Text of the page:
On the Sunday after Christmas, My Lovely Wife and I traveled to a northern suburb to gather with her clan at the nursing home where her mom now resides. It was a noteworthy gathering in many ways: Shirley’s grandson, Andy, and his wife and son had come all the way from South Korea, and Shirley shared a table with her sister Charlotte and sister-in-law, Lois, who hadn’t seen her since Shirley’s stroke, nearly four months earlier.
At a certain point, one of the grandkids gathered everyone together for a photo — four generations of Parkers surrounding three elderly women who represented pretty well the promise and peril of living a longer-than-expected life. There in the center was Shirley, 85, active and independent until a stroke paralyzed her right side and sent her, in rapid order, to the ER, hospice, and finally this nursing home in Roseville; her older sister, Charlotte, who lives in an assisted-living facility south of the city and gets around as best she can with a walker; and Lois, who still lives independently in her own home, still drives to her volunteer activities each week, and who, on her 90th birthday a couple of years ago let everyone know she’s still open to dating. (I’m not so sure she was kidding, either.)
It was a fun and frenetic afternoon, what with toddlers and infants belonging to grandkids I remembered as toddlers and infants mingling among the suddenly (and not-so-suddenly) aging in-laws I first knew as twentysomethings. I’ve been thinking about that gathering lately as I read Atul Gawande’s new book, Being Mortal: Medicine and What Matters in the End, a masterful exploration of aging, death, and dying — and our culture’s struggle to accept it.
I’m not going to go into a full-on review of Gawande’s book here (read Marcia Angell’s take on it from The New York Review of Books), but I was struck by a couple of major points he makes:
Our healthcare system is not designed to help the elderly live well in their final years.
“The problem with medicine and the institutions it has spawned for the care of the sick and the old is not that they have had an incorrect view of what makes life significant. The problem is that they have had almost no view at all. Medicine’s focus is narrow. Medical professionals concentrate on repair of health, not sustenance of the soul. Yet — and this is the painful paradox — we have decided that they should be the ones who largely define how we live in our waning days. For more than half a century now, we have treated the trials of sickness, aging, and mortality as medical concerns. It’s been an experiment in social engineering, putting our fates in the hands of people valued more for their technical prowess than for their understanding of human needs.”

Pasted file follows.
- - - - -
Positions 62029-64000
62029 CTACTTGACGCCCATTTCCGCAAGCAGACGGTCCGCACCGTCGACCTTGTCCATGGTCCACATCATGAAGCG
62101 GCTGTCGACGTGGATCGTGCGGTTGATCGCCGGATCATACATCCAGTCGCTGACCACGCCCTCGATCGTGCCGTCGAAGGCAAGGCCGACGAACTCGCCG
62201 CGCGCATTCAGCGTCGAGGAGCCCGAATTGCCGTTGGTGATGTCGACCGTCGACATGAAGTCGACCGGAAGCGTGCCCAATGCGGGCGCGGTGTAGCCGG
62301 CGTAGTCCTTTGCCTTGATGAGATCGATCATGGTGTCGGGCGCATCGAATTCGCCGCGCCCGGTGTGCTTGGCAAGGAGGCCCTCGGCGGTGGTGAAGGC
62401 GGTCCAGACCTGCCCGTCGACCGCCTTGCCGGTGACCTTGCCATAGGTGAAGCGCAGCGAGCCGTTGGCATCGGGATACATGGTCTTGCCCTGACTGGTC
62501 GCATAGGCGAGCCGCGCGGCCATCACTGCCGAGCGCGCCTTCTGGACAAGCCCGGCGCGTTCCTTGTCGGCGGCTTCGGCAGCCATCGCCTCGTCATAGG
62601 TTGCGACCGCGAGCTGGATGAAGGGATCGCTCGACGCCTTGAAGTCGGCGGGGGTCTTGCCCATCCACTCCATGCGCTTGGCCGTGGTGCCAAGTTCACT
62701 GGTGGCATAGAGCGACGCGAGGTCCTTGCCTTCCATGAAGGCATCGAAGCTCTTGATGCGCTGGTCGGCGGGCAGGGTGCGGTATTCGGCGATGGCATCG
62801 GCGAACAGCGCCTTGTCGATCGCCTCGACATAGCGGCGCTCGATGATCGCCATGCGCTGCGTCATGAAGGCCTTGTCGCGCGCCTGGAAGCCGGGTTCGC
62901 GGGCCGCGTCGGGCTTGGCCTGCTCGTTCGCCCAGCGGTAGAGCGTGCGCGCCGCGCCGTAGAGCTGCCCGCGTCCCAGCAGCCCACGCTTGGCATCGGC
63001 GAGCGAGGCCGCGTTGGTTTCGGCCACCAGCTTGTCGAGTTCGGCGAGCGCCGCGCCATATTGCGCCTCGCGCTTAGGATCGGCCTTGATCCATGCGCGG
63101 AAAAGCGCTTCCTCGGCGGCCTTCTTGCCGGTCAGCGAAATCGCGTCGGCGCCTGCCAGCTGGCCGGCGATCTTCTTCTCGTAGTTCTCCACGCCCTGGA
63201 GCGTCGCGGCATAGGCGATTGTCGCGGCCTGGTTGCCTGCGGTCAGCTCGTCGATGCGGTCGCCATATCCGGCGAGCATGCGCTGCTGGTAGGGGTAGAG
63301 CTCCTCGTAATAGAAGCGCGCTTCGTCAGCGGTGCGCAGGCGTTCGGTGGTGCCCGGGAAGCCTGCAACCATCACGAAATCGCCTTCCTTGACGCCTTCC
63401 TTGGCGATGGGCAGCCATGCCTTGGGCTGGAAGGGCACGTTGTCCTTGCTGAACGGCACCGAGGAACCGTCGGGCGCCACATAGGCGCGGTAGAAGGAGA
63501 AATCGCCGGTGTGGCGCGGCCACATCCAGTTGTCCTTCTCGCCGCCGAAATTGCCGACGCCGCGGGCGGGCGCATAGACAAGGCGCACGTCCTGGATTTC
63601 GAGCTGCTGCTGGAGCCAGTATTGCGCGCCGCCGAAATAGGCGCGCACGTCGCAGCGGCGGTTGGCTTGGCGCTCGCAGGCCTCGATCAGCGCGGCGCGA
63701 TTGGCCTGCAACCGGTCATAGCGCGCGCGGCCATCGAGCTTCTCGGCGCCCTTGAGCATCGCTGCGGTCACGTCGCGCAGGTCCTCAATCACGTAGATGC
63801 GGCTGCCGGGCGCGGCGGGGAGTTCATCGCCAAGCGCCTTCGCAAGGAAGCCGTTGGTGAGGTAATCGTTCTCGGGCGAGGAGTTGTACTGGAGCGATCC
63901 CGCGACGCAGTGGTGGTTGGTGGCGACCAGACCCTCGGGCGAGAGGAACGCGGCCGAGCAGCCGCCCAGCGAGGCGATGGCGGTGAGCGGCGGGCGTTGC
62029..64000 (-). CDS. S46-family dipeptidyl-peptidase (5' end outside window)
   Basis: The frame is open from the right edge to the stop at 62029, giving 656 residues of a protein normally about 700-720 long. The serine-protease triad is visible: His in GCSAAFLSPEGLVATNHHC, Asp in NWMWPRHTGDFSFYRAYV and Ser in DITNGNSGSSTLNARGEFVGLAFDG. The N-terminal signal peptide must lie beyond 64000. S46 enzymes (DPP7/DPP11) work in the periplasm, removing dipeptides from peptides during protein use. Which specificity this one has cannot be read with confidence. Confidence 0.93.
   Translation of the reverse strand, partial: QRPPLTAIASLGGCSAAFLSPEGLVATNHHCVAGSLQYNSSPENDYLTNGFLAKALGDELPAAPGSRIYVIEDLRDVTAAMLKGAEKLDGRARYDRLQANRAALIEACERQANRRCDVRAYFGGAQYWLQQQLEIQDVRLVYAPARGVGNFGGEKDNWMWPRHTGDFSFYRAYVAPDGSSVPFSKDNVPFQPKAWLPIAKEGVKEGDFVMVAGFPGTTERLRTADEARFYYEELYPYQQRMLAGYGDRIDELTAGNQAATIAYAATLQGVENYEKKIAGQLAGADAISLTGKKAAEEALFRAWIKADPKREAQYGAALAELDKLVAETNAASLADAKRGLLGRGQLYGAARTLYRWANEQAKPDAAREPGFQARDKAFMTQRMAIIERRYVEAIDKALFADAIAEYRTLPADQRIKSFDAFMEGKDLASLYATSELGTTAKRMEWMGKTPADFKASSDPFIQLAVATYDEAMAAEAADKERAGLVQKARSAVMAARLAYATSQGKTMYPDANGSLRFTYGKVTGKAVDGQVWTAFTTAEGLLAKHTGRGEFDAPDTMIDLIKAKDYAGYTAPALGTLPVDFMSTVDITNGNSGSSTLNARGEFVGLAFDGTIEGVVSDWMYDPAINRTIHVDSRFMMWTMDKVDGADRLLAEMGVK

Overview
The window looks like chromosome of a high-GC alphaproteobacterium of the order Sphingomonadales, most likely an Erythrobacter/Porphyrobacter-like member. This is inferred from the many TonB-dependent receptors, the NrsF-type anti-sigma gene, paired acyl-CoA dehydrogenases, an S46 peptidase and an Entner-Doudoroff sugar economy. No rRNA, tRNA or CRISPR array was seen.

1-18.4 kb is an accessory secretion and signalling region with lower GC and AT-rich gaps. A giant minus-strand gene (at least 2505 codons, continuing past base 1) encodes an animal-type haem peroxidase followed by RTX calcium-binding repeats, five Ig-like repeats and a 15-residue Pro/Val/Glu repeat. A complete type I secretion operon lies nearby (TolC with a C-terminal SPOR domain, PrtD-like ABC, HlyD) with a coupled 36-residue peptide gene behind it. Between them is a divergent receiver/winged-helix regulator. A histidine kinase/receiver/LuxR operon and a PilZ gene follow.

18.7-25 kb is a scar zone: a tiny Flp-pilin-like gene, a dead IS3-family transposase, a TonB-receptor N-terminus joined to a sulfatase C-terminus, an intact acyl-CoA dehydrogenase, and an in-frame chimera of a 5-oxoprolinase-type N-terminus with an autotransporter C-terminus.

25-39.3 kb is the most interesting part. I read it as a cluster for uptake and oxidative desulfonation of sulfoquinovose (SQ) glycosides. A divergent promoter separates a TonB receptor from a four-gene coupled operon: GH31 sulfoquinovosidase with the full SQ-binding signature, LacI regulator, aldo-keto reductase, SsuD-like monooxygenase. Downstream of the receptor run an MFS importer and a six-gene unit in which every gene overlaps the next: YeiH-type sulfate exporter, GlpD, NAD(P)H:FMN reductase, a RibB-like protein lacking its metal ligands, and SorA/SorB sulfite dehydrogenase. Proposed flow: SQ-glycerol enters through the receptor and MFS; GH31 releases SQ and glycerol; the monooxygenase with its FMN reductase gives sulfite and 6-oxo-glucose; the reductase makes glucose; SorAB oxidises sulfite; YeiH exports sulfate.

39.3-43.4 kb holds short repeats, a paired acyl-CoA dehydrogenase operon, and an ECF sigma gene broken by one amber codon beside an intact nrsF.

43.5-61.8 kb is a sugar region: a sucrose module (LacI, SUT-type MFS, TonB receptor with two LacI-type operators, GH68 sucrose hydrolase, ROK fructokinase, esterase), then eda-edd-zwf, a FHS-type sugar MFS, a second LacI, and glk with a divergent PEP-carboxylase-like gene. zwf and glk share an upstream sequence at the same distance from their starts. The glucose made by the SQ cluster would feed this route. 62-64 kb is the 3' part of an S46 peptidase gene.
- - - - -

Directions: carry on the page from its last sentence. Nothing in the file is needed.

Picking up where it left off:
As a culture, we are not prepared to talk about death in a way that allows doctors to recommend treatment approaches that ensure a peaceful end-of-life journey.
“Two-thirds of the terminal cancer patients in the Coping with Cancer study reported having had no discussion with their doctors about their goals for end-of-life care, despite being, on average, just four months from death. But the third who did have discussions were far less likely to undergo cardiopulmonary resuscitation or be put on a ventilator or end up in an intensive care unit. Most of them enrolled in hospice. They suffered less, were physically more capable, and were better able, for a longer period, to interact with others. In addition, six months after these patients died, their family members were markedly less likely to experience persistent major depression. In other words, people who had substantive discussions with their doctor about their end-of-life preferences were far more likely to die at peace and in control of their situation and to spare their family anguish.”
There are good reasons, though, to begin the conversation before a health crisis strikes, not the least of which relates to a single sad fact of life few of us want to accept: Very few of us will end up like Lois. No matter how healthy and active you believe you are at this moment, at some point in the future your body will break down. And, for most of us, it won’t be a sudden end to things; the vast majority of deaths, Gawande tells us, come after months and years of gradual deterioration. Most of us will at some point lose our ability to live independently before we die. How we face that eventuality will greatly impact the quality of our lives toward the end.
Shirley’s handled it all about as well as can be expected since the stroke. She’d made it clear years ago that she wanted no extraordinary measures used to keep her alive, and we believe that’s why she’s still with us today. When she moved into hospice, she was ready to go and, given Gawande’s research, it’s not surprising that brief vacation from doctors helped her recover her strength enough to settle into her current residence. She’s still ready to go, and we know it. Which makes every gathering — big or small — something to treasure.